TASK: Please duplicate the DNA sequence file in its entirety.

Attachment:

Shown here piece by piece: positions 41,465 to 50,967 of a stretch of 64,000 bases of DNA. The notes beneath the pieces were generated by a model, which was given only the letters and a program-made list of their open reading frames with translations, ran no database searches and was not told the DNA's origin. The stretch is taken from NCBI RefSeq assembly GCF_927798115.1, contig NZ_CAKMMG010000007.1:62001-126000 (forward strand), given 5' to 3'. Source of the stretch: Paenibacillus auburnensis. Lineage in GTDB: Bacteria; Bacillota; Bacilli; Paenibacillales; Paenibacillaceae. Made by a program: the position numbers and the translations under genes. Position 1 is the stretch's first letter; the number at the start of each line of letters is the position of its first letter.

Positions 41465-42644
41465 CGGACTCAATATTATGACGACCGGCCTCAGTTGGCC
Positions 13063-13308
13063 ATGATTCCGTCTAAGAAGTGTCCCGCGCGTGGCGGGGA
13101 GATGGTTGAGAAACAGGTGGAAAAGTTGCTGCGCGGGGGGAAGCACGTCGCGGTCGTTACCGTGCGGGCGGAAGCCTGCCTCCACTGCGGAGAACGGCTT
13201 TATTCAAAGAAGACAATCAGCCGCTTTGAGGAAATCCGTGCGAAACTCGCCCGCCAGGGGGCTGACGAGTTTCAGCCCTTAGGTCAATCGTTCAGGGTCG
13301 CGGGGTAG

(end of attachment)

Shown here piece by piece: positions 41,465 to 50,967 of a stretch of 64,000 bases of DNA. The notes beneath the pieces were generated by a model, which was given only the letters and a program-made list of their open reading frames with translations, ran no database searches and was not told the DNA's origin. The stretch is taken from NCBI RefSeq assembly GCF_927798115.1, contig NZ_CAKMMG010000007.1:62001-126000 (forward strand), given 5' to 3'. Source of the stretch: Paenibacillus auburnensis. Lineage in GTDB: Bacteria; Bacillota; Bacilli; Paenibacillales; Paenibacillaceae. Made by a program: the position numbers and the translations under genes. Position 1 is the stretch's first letter; the number at the start of each line of letters is the position of its first letter.

Positions 41465-42644
41465 CGGACTCAATATTATGACGACCGGCCTCAGTTGGCC
Positions 13063-13308
13063 ATGATTCCGTCTAAGAAGTGTCCCGCGCGTGGCGGGGA
13101 GATGGTTGAGAAACAGGTGGAAAAGTTGCTGCGCGGGGGGAAGCACGTCGCGGTCGTTACCGTGCGGGCGGAAGCCTGCCTCCACTGCGGAGAACGGCTT
13201 TATTCAAAGAAGACAATCAGCCGCTTTGAGGAAATCCGTGCGAAACTCGCCCGCCAGGGGGCTGACGAGTTTCAGCCCTTAGGTCAATCGTTCAGGGTCG
13301 CGGGGTAG